The rise of Curtis Waters

Abhi Bastakoti as Curtis Waters

Somewhere out there, at this very moment, there are people listening to Nepal-born Curtis Waters. And it is probably his infectious single Stunnin’.

In less than two months, the song has been streamed over 25 million times and is climbing across many Top 40 radio formats around the world. It ranked #3 on Rolling Stone magazine’s Breakthrough 25 Chart for June.

Last week, it appeared on a Mercedes Benz advertisement. Things have been moving fast for Waters, who was born Abhi Bastakoti in Kathmandu literally at the turn of the 21st century when the Internet was still sparse. He came of age online and on social media in Germany and North America. Now, at 20, he isn’t just living on the Internet, he has emerged as one of its biggest sensations.

“We are seven weeks in, and Stunnin’ is growing faster than any song released this year,” said Chris Anokute, who discovered Curtis Waters by chance, and is now his manager. “It takes about 20 to 25 weeks to properly cement a song into the marketplace, and another six to nine months to cement the artist. So it's still early days and we are very excited about the potential of what's to come.”

Anokute would know. He is one of American music industry’s top A&R executives and was central in launching young artists to great enduring success, including Katy Perry, Iggy Azalea and Rihanna.

When he heard Freckles by Waters, Anokute was captivated. “The song literally blew me away,” he recalled. Like so many times before, he knew he was listening to an artist that just needed to be discovered by the world. So he reached out. The timing couldn’t have been better.

Stunnin’ was not released yet, but after more than six months of working on it, Waters had just started teasing it out on TikTok by posting snippets. It did not take long for it to go viral. That’s when Waters was flooded with offers from record companies.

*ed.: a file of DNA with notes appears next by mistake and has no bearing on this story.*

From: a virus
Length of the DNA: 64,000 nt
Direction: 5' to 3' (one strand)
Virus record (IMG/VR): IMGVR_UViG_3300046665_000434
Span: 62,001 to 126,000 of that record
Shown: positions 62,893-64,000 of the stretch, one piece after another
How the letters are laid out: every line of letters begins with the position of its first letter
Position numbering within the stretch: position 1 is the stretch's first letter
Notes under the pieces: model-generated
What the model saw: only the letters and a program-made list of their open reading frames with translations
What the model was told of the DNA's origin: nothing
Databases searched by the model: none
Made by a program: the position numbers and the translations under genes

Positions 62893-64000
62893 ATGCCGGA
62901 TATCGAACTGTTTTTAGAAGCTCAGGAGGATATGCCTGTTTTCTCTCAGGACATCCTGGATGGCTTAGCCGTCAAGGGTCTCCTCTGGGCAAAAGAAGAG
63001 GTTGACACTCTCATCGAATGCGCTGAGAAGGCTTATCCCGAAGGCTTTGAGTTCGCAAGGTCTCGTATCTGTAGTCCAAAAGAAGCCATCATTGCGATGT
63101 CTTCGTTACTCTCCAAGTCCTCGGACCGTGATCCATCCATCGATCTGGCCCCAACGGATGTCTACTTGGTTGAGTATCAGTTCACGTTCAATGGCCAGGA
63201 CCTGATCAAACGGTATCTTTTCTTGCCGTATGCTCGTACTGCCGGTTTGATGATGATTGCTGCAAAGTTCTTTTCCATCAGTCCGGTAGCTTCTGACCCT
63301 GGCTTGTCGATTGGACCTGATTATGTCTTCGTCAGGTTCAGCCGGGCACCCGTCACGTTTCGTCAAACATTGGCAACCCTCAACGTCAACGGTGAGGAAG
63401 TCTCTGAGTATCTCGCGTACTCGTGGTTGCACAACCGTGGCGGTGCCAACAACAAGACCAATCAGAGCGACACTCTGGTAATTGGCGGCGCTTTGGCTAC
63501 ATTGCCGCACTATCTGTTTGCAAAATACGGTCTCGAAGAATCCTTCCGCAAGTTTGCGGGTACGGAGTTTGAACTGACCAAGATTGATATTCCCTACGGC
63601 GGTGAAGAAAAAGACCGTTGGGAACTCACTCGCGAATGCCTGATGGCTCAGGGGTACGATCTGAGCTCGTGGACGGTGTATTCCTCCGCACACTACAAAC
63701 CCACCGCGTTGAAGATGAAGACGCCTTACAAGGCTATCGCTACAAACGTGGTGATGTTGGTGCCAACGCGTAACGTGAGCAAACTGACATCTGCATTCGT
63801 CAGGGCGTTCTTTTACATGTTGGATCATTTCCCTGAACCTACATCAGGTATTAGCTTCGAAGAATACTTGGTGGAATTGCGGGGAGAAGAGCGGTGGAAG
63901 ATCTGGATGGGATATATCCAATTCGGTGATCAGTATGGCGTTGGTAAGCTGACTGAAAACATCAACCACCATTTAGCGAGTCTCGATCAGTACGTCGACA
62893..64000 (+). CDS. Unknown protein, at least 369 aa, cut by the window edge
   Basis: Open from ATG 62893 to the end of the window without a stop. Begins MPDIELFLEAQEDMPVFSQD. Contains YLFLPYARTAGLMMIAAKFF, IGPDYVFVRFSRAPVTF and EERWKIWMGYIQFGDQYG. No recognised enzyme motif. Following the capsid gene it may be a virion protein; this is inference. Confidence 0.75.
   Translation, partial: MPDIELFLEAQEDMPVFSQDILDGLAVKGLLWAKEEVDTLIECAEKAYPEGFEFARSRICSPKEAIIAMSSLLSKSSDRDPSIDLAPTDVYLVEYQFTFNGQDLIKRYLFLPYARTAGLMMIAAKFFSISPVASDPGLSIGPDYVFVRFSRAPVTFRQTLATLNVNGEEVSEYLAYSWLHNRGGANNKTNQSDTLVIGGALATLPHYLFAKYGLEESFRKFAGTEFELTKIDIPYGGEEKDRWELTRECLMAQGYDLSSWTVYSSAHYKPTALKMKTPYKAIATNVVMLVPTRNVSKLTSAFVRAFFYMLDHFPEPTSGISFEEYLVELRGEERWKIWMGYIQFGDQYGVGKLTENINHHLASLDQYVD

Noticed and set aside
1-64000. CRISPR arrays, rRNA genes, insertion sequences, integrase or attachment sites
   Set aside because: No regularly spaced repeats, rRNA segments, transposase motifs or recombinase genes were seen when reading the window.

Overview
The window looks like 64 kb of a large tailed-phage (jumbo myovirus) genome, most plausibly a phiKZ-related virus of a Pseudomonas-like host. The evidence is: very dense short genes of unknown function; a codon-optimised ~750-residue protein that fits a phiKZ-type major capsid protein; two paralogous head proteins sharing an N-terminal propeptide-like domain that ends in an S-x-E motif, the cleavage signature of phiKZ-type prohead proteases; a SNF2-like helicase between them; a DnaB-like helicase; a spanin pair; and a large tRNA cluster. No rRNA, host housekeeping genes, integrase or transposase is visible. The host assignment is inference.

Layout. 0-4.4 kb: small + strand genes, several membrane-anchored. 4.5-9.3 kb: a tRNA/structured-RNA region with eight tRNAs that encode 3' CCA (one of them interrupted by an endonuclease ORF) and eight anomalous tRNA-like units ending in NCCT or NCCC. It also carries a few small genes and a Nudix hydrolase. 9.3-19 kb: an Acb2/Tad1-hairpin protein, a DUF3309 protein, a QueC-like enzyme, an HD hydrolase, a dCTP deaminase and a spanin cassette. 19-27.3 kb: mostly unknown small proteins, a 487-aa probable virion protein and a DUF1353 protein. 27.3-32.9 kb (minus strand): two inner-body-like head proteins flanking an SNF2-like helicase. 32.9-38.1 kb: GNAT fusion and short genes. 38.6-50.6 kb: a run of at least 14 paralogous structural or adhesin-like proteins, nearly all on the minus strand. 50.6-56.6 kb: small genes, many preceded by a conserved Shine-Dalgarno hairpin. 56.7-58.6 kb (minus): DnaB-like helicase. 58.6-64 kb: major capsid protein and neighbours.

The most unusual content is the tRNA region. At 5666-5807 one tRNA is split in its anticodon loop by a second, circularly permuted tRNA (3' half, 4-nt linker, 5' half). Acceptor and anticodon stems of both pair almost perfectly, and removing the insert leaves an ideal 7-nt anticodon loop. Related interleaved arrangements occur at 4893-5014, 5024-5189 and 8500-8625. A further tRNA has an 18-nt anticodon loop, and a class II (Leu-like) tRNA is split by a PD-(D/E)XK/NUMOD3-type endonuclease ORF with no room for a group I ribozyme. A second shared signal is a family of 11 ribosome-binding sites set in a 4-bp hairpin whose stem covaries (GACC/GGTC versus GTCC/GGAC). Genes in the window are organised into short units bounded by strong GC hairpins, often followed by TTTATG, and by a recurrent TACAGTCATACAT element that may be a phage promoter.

“It was an extremely stressful three weeks,” Waters recalled, speaking to Nepali Times about the many simultaneous offers from various major record labels he was suddenly having to figure out. “I would not have been able to navigate this without Chris. For me, I like making music and having fun. He really came through in helping guide me on the business side.”

In the end, Waters decided to stay independent and signed on with Young Forever, Anokute’s artist management company. The first order of business for this new relationship: releasing Stunnin'

Stunnin’ is fresh, I liked it instantly,” Ranzen, the popular Nepali producer and DJ said. “And its great to see that he could choose to stay independent.”

“Its raunchy 2020,” added Rohit Shakya, perhaps the most versatile and prodigious musician, songwriter and producer in Nepal today.

Born in Kathmandu on 20 December 1999, Waters was only four years old when he moved to Germany with his parents. When the family relocated to Canada, he was 10. His father is a PhD in environment science, and his mother has a double masters and works in Geographic Information Systems.

He has returned to Nepal only once, for his bratabanda coming of age ceremony at age 14. Those three months in Nepal would change the trajectory of his life.

Waters enjoyed his sightseeing trips to Chitwan and Pokhara, but remembers being stuck in Kathmandu with bad Internet and an unfamiliar way of life while his actual high-school teenage life was falling apart. He could not talk to his friends in Canada because of the time difference, and what had become a long distance relationship with his girlfriend had ended with her cheating on him.

“I was super bored, and I was also a little depressed,” he recalled. “And I had a lot of time. So I started learning how to make music.”

He hasn’t stopped since. If there is a reason Stunnin’ sounds like the work of a polished artist with a sleek producer, it is because Waters has spent all this teenage years training to be one -- both as an artist and a keen audience of pop-punk, pop and rap.

Over the last four years, he has left a digital trail of his music and life. His songs were written when he was a teenager, and they do not pretend to by anything else. The lyrics tell it like it is: ‘I like things/ I like girls/ I like the world/ I know the world is mine,’ he sings in one. ‘I ain’t so sure about my future,’ he confesses in another.